Review: “Relationship Smarts” by Joyce Markovics

For the love of books

Relationship Smarts: How to Navigate Dating, Friendships, Family Relationships, and More by Joyce Markovics is an up-to-date, modern self-help book with the latest statistics relevant to its subject.  In a nutshell, the author and contributors try to outline how to begin, renew, and/or strengthen relationships, whether they are related to family, friendship, or romance.  After launching short discourses about the importance of maintaining family bonds and normal friendships, Relationship Smarts proceeds slowly to the examination of romance and making connections work.

However, the main problem with Relationship Smarts is that it is not very distinctive or remarkable.  Most of the information spread around the actual advice listed in this short guide has already been said and written before.  Even if originality in a self-help reference book is factored out altogether, the tacky, patronizing voice of the author trying so desperately to communicate with a teenage and young adult audience eliminates any chance for Relationship Smarts to be really taken seriously.  Moreover, the author quickly jumps from topic to topic and controversial issue to non-controversial issue with very little expansion.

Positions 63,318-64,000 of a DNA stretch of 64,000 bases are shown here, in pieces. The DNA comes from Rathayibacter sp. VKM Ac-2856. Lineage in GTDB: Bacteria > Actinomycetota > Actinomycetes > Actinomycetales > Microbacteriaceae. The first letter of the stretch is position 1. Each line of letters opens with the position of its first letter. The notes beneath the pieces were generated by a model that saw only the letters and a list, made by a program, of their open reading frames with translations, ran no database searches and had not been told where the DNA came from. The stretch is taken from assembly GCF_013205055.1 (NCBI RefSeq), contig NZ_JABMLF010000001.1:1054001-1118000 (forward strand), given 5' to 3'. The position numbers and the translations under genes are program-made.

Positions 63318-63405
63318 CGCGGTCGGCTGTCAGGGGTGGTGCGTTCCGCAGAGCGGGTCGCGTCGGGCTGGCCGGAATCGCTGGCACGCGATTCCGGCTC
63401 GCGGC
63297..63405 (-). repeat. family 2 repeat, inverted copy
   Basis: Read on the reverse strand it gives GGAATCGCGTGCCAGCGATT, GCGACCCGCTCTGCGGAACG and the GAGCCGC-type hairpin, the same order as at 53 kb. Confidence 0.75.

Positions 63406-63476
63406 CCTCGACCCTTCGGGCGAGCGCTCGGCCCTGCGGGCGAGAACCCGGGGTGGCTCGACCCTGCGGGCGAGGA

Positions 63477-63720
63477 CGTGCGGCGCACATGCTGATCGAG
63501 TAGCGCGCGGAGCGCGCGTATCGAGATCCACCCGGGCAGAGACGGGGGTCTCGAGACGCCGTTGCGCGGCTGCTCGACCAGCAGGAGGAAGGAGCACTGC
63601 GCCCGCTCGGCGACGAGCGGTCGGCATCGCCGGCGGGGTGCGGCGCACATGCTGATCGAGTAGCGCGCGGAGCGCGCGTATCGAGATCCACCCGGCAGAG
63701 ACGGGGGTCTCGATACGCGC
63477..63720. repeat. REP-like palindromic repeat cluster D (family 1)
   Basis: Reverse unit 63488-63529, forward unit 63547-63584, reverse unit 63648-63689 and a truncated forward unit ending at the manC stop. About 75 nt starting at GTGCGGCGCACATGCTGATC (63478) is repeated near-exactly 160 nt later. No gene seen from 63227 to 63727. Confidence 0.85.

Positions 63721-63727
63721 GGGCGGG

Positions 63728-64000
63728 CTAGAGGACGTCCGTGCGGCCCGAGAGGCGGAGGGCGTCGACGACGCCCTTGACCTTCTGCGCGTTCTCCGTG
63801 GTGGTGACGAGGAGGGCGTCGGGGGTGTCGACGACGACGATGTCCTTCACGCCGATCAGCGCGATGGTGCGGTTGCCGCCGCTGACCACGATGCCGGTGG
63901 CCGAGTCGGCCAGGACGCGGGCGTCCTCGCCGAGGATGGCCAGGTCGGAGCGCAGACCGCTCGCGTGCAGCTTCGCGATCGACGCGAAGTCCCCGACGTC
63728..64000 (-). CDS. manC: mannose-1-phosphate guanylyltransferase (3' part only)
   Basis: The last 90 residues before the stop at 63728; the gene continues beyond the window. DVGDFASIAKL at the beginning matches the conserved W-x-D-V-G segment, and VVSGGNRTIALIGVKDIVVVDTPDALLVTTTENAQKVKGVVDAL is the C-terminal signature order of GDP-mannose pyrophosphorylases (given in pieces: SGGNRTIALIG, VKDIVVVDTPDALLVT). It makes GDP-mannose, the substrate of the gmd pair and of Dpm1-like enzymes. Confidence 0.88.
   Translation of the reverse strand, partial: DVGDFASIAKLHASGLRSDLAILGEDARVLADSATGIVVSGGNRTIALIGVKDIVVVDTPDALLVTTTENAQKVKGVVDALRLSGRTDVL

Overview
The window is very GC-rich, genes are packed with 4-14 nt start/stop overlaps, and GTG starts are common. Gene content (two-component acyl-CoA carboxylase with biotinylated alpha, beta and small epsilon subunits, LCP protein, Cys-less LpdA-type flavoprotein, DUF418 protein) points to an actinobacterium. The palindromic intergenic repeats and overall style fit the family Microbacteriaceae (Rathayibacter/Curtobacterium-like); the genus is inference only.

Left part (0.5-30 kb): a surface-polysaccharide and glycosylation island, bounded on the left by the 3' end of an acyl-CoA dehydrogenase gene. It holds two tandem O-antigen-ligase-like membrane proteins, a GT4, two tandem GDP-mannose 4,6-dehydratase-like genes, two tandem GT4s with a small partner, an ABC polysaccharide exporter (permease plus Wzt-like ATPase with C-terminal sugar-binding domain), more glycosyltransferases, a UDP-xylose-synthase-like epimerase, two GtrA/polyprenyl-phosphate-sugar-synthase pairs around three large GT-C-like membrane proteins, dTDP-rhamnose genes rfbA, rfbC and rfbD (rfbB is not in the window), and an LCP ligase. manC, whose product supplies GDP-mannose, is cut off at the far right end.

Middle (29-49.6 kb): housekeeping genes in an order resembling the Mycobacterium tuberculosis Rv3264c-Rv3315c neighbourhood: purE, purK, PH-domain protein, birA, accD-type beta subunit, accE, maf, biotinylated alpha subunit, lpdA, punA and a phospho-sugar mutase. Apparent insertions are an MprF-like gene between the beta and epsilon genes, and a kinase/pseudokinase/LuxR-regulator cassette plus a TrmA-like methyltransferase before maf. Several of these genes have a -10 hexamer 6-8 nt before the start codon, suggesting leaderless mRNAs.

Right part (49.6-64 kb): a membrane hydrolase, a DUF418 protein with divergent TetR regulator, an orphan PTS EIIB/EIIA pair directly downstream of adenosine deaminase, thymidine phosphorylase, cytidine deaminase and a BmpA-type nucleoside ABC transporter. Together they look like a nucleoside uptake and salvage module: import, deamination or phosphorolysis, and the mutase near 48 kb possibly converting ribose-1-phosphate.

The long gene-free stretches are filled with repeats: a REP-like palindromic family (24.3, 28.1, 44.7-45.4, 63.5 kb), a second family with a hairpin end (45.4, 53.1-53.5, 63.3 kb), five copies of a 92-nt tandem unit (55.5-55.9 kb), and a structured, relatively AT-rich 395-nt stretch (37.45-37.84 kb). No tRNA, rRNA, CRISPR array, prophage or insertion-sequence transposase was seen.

For example, homosexuality is almost not discussed at all, but abuse and sexuality are explored more thoroughly than any other subjects in the guide.  There is no logical equilibrium, so to speak, between the amounts of attention given to all the issues included in the text.  Furthermore, most of the practical tips cemented in Relationship Smarts are basic common sense reiterated.  The necessary presence of mutual loyalty, respect, communication, support, and self-confidence in friendships and romantic relationships in everyday life’s inter-connections is elementary knowledge.  Although the focus of this guide is to improve people’s expectations and actions toward others, Relationship Smarts doesn’t even succeed halfway toward its own goal to be an informative and helpful reference book.

Original review: Unoriginal advice and a condescending tone make this teen guide not very smart, Examiner.com

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